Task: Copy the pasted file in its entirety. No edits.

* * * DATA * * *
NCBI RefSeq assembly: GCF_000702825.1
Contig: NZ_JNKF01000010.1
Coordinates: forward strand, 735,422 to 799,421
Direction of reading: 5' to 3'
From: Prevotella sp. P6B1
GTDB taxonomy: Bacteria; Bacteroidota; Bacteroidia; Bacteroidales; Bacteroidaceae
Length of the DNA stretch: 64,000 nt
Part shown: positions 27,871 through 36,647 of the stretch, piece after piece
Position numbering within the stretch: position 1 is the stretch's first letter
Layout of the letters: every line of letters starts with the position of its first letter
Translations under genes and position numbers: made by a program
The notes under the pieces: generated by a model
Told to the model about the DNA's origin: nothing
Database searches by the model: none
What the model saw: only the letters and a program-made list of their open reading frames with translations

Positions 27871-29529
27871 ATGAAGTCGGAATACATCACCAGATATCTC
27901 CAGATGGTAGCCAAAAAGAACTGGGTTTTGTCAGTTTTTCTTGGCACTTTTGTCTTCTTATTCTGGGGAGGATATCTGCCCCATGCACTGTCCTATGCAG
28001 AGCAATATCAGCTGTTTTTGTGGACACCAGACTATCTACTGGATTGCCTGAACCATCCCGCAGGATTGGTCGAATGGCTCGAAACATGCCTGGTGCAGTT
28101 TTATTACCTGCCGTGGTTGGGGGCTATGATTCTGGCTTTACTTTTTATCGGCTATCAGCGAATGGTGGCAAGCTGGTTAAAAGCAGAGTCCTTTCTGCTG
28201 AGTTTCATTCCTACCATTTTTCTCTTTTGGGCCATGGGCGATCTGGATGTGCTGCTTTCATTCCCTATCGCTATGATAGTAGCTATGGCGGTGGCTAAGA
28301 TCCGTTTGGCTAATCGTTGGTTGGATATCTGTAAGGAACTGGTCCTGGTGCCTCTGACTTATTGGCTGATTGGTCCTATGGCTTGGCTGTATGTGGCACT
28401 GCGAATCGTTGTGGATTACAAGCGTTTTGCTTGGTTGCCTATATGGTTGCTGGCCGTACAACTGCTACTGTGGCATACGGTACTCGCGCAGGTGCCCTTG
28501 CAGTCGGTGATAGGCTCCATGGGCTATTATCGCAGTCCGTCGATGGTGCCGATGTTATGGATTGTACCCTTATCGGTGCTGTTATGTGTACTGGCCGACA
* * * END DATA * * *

NCBI RefSeq assembly: GCF_000702825.1
Contig: NZ_JNKF01000010.1
Coordinates: forward strand, 735,422 to 799,421
Direction of reading: 5' to 3'
From: Prevotella sp. P6B1
GTDB taxonomy: Bacteria; Bacteroidota; Bacteroidia; Bacteroidales; Bacteroidaceae
Length of the DNA stretch: 64,000 nt
Part shown: positions 27,871 through 36,647 of the stretch, piece after piece
Position numbering within the stretch: position 1 is the stretch's first letter
Layout of the letters: every line of letters starts with the position of its first letter
Translations under genes and position numbers: made by a program
The notes under the pieces: generated by a model
Told to the model about the DNA's origin: nothing
Database searches by the model: none
What the model saw: only the letters and a program-made list of their open reading frames with translations

Positions 27871-29529
27871 ATGAAGTCGGAATACATCACCAGATATCTC
27901 CAGATGGTAGCCAAAAAGAACTGGGTTTTGTCAGTTTTTCTTGGCACTTTTGTCTTCTTATTCTGGGGAGGATATCTGCCCCATGCACTGTCCTATGCAG
28001 AGCAATATCAGCTGTTTTTGTGGACACCAGACTATCTACTGGATTGCCTGAACCATCCCGCAGGATTGGTCGAATGGCTCGAAACATGCCTGGTGCAGTT
28101 TTATTACCTGCCGTGGTTGGGGGCTATGATTCTGGCTTTACTTTTTATCGGCTATCAGCGAATGGTGGCAAGCTGGTTAAAAGCAGAGTCCTTTCTGCTG
28201 AGTTTCATTCCTACCATTTTTCTCTTTTGGGCCATGGGCGATCTGGATGTGCTGCTTTCATTCCCTATCGCTATGATAGTAGCTATGGCGGTGGCTAAGA
28301 TCCGTTTGGCTAATCGTTGGTTGGATATCTGTAAGGAACTGGTCCTGGTGCCTCTGACTTATTGGCTGATTGGTCCTATGGCTTGGCTGTATGTGGCACT
28401 GCGAATCGTTGTGGATTACAAGCGTTTTGCTTGGTTGCCTATATGGTTGCTGGCCGTACAACTGCTACTGTGGCATACGGTACTCGCGCAGGTGCCCTTG
28501 CAGTCGGTGATAGGCTCCATGGGCTATTATCGCAGTCCGTCGATGGTGCCGATGTTATGGATTGTACCCTTATCGGTGCTGTTATGTGTACTGGCCGACA